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Thank you. It is now Monday, the next day. Fresh day, and again full of good intentions.
This isn’t an angry rebuff , but when I first read your reply my instant response was to think " What DOES he mean, his grief is of a different type to you"…and then "what you could do to help yourself ". “YOURSELF!”. And then i thought, well, it’s my own fault for dipping my toe in these waters, a waste of time. I was irritated. I don’t get angry. i don’t get angry enough I often think. Anyway . I thought somewhere in among all these bereaved there is AN answer, a strategy to get through the need to dispose of things, to at least seem as if I am moving on. Of course, there isn’t. And my logical head knows that. I’ve read all the stuff. All the stages of grief theories. And it all makes sense, it really does. And the individual thing: I think that is what you meant by “type” of grief ( if that is not what you meant I do apologize, and ask you to explain if you wish to ). I know we all experience grief, everything, differently. It’s not as if most of us haven’t experienced loss before. And yet, And yet. I just hoped , idiotically, that there would be a strategy, something to propel me into being able to decide whether to move an item, throw an item away, cherish an item, heaven forbid, BIN an item.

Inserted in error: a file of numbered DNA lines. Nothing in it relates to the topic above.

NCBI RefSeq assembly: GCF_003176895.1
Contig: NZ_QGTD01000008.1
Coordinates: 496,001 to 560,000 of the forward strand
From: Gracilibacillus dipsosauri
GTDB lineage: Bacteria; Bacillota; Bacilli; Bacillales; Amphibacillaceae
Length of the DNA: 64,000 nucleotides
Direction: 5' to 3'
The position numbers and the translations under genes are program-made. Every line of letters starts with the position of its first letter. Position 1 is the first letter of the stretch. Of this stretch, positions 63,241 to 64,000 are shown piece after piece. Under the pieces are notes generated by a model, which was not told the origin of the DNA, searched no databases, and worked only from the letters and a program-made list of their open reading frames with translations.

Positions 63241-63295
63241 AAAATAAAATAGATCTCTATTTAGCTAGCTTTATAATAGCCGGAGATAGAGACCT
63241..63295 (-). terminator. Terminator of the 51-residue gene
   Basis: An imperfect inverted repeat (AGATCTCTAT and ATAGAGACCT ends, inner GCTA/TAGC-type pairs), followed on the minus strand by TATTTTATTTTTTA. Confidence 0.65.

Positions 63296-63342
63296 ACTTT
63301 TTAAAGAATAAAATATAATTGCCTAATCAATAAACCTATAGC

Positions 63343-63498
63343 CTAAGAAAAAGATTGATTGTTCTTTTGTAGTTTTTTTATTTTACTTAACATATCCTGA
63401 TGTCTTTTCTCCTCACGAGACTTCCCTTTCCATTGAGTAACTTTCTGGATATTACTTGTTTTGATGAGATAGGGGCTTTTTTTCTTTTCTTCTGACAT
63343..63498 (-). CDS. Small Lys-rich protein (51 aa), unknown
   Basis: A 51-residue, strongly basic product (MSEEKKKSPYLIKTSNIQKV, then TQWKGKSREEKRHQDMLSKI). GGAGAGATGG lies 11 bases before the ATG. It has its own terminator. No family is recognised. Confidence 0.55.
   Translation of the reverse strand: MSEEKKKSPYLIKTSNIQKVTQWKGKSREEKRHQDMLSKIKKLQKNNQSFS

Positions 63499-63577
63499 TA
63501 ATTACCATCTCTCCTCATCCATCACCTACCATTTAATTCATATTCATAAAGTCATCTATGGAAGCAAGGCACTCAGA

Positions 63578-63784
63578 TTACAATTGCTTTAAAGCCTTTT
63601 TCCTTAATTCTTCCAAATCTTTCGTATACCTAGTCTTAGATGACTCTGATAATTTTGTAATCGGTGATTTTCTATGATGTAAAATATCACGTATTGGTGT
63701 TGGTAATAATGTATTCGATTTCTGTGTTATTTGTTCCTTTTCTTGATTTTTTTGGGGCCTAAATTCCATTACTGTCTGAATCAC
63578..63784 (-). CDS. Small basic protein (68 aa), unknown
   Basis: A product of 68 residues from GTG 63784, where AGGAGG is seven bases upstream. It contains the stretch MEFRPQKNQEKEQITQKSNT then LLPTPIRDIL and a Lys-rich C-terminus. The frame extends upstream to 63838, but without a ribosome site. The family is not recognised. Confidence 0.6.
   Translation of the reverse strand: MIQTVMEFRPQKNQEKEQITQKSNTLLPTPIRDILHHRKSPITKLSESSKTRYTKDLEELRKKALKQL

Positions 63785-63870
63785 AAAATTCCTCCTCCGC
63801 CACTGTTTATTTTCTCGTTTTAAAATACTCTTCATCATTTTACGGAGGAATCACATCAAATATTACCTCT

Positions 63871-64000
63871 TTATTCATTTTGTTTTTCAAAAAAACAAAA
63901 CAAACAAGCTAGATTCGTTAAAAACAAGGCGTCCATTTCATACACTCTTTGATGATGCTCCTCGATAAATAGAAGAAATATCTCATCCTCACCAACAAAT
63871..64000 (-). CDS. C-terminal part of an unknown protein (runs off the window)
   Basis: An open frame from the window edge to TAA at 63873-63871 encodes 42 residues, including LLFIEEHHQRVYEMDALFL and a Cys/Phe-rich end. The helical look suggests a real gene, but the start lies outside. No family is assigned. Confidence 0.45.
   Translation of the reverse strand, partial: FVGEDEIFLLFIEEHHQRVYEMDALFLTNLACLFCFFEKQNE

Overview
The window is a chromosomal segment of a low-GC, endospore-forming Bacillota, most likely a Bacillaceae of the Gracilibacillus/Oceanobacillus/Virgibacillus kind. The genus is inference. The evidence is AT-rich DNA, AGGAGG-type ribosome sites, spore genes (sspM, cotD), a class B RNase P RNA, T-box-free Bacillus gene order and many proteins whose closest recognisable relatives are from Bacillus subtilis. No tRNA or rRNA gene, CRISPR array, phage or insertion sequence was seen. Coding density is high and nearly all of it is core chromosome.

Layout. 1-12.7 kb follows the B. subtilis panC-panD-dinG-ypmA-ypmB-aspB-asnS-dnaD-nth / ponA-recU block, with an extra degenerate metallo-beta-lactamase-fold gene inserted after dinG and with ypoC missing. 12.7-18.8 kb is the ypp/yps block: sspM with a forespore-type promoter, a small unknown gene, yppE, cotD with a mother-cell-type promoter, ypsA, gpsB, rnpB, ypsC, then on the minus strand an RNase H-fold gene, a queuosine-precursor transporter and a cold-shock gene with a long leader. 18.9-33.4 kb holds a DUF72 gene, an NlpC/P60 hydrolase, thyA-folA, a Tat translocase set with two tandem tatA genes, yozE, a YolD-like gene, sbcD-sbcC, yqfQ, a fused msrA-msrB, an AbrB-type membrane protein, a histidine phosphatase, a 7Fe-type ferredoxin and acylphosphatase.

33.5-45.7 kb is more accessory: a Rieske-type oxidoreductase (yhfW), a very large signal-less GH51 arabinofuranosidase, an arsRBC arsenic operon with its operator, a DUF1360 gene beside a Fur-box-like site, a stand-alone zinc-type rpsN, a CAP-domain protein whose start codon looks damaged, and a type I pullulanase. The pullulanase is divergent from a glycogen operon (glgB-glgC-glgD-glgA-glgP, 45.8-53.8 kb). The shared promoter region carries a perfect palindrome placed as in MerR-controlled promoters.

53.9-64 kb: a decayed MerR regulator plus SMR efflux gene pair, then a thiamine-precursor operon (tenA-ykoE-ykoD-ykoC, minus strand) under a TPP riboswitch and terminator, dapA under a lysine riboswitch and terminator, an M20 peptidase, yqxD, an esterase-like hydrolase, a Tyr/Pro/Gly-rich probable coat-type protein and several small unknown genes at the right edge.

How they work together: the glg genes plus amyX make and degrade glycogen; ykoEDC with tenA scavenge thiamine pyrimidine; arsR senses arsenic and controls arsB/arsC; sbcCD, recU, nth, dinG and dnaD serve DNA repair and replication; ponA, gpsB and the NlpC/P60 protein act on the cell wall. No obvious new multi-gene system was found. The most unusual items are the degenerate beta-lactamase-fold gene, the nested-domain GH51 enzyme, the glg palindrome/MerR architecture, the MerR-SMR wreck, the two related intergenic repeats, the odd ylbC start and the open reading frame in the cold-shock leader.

Thank you so much. Yes, i agree. There seems to be an endless amount of time to put things off, to put even essential things on the back-burner. It feels self indulgent. But I think what you are doing - or not - is important. I reason it like this…if this makes any sense : you say you long to "escape ( your) thoughts of ifs buts whys and maybes ". That is your head doing at an extremely slow speed the filing away and sorting out of the reality of what is so completely beyond what you can stomach. It’s taking a huge amount of time because - and you say the same - the (yours and mine for sure) brain has slowed down. I can spend a whole afternoon trying to work out a simple Bank Statement. I try to tell myself that is a small achievement. I think you must let these thoughts come, let yourself argue and nit-pick over them. With luck, logic will win in the end. And that’s not meant to sound cold, I assure you, the word “logic”. I mean as an alternative to swilling around in a sea of emotion clinging to the wreckage, which is pretty much what I feel like sometimes.

Thank you. I would love you to say how you came to the decision to clear your dear husband’s things from the wardrobe. That’s the secret I’m looking for! I know, doesn’t exist.
I am no urgent hurry, but it is this dread of, well, if not today then WHEN. Days soon become months. Part of me says I want the house to be as it was the day she last saw it, part says change it, move things, defuse the charge that things have. In the early days, the first month let’s say, those decisions seemed easier. Now it is like the concrete is starting to set around everything, and soon I will be stuck forever, nothing changed. I owe her more than that.